By Ernie Palladino
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By the length of a finger joint, the Giants finished the first half appearing primed for a charge to another NFC East title.

That’s what a 6-2 record indicates, at least.

Ah, but wait. About the time Halloween and all those things that go bump in the night come around, something just as supernatural usually happens to Tom Coughlin’s fourth-quarter miracles. They turn human again.

In light of that, the 2012 season will turn quite interesting over the next eight games because of two important factors: the schedule and the history.

Let’s get historic first. This is the seventh time in Coughlin’s nine-year Giants career that his team has started 6-2 or better. In all those years, he has never had a losing first half. Never, in fact, has he ever had a .500 first half.

But then, something happens once the back end of the schedule arrives. They swoon. The mighty Giants invariably turn into some collection of sweet southern belles who faint at the sight of a door-mouse in the parlor.

They suddenly forget how to win games. Only twice, in 2005 and 2008, have they ever had a winning second half. They went 2-6 in ’06 after a 6-2 start, triggering a world-wide call for Coughlin’s head, among various other bodily parts. There was also a 1-7 collapse his first year, 2004, after a 5-3 start.

Add it up and it comes out to a cumulative 27-37 record after the eighth game, compared to a 47-17 first-half mark his first eight years.

So this Giants team is no stranger to second-half fallouts. It’s understandable, then, that Coughlin downplayed this start during his conference call with reporters Monday.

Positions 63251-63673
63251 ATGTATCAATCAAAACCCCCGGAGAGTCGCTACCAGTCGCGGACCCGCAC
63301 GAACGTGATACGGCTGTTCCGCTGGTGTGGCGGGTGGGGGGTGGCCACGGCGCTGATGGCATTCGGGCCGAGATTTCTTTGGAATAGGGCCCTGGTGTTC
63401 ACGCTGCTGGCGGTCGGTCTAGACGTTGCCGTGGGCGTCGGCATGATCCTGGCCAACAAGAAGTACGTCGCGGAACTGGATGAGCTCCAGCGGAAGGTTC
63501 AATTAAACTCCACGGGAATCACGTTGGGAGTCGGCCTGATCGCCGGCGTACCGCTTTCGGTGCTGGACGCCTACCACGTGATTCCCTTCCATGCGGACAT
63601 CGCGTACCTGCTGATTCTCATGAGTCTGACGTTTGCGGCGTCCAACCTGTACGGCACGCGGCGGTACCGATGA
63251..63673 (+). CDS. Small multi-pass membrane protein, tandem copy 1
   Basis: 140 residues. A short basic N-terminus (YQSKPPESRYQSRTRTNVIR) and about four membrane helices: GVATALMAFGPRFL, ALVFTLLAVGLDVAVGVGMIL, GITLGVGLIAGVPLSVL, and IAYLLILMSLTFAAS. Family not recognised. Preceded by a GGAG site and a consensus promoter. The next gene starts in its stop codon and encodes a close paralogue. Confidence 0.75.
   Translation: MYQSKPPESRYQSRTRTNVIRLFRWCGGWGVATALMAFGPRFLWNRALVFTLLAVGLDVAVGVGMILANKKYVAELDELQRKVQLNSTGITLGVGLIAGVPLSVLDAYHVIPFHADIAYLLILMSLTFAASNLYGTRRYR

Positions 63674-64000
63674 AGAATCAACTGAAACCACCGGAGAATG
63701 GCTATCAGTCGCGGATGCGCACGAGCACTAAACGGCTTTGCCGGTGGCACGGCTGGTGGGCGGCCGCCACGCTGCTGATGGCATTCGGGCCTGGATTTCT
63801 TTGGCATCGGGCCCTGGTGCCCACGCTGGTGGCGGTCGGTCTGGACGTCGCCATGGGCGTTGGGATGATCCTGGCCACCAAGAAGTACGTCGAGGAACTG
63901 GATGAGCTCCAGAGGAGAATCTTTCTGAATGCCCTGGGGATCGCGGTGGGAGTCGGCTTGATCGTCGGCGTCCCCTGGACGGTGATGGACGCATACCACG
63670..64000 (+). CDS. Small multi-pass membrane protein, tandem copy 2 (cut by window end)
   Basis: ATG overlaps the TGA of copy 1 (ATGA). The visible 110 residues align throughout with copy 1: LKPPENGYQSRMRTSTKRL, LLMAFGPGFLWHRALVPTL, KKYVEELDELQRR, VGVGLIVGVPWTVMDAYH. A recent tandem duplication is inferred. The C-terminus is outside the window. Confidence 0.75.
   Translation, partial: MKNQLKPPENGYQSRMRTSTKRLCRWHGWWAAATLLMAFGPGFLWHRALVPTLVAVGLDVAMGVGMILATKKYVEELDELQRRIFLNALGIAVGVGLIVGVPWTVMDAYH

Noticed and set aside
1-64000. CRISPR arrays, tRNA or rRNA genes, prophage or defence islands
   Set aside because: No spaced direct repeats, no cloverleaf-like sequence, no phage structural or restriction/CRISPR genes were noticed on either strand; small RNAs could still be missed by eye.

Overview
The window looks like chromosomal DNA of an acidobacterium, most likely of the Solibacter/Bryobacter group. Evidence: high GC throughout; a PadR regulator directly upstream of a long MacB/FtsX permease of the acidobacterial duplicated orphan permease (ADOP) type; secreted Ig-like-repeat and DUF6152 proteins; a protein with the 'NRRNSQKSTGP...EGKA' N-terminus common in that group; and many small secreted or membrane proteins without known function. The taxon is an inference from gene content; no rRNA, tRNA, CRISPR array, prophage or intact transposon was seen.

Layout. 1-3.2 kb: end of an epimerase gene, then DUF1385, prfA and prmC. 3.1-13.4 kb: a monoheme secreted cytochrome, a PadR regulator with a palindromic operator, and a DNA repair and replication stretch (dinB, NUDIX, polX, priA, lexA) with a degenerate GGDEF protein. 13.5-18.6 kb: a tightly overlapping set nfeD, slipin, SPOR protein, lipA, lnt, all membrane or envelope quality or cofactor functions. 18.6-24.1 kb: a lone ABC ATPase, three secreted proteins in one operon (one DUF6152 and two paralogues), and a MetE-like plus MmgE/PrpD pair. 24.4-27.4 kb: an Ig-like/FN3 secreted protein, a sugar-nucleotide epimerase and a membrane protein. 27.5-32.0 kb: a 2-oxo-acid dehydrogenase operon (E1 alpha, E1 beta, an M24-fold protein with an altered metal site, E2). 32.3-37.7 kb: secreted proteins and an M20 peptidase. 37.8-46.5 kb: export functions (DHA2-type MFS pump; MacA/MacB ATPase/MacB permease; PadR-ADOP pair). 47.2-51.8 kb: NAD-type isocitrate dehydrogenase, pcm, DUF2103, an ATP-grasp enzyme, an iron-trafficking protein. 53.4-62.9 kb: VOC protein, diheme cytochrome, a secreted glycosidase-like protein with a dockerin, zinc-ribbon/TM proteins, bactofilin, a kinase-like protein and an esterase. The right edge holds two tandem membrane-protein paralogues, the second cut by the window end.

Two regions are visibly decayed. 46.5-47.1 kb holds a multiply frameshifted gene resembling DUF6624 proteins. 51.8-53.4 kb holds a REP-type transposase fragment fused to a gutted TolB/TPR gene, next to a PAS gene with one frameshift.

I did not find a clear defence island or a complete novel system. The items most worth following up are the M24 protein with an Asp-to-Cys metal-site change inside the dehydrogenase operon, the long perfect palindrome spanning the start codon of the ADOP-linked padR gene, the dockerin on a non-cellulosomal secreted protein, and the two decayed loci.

“There’s nobody looking at this than anything other than what it is,” Coughlin said. “We’re very happy to be 6-2. We have a long way to go. We have a lot of work to do to be the team we want to be.”

His men will undoubtedly say the same thing, whenever superstorm Sandy allows press and players to meet once again. They always do. But they always fall into the same trap of losing games they shouldn’t in the second half.

They barely made the playoffs last season after a 3-5 finish. One more win in 2010 would have given them 11 and a clear route to the postseason, instead of a 10-win non-playoff campaign.

So what of this year? They just received the break of breaks when the refs rightfully overturned Dez Bryant’s acrobatic catch on the end line in the final 10 seconds. The immediate reaction might be to think an emotional moment like that should propel this team into an NFC East coronation, as opposed to a divisional competition, in the second half.

After all, Philadelphia is a mess. Dallas looks even worse. And Washington just isn’t ready to win anything yet.

The schedule will have something to say about the Giants’ future, however. Pittsburgh (4-3), Green Bay (5-3), currently undefeated Atlanta (7-0), and Baltimore (5-2) await, not to mention the faltering but always dangerous Drew Brees-led Saints. And then there are divisional matchups with Philadelphia and Washington remaining.

Those are always tough, regardless of current records.

Coughlin needn’t worry about his players’ mentality. They’ve been through these things too many times before to get complacent over a fast start. But the strong ending just never seems to happen. One way or the other, they always seem to be hanging on to postseason hopes, rather than marching straight into them.

Perhaps this year will be different.

As Coughlin likes to say, we’ll see.

Is this the year that Coughlin’s team dominates in the second half? Let us know in the comments below…

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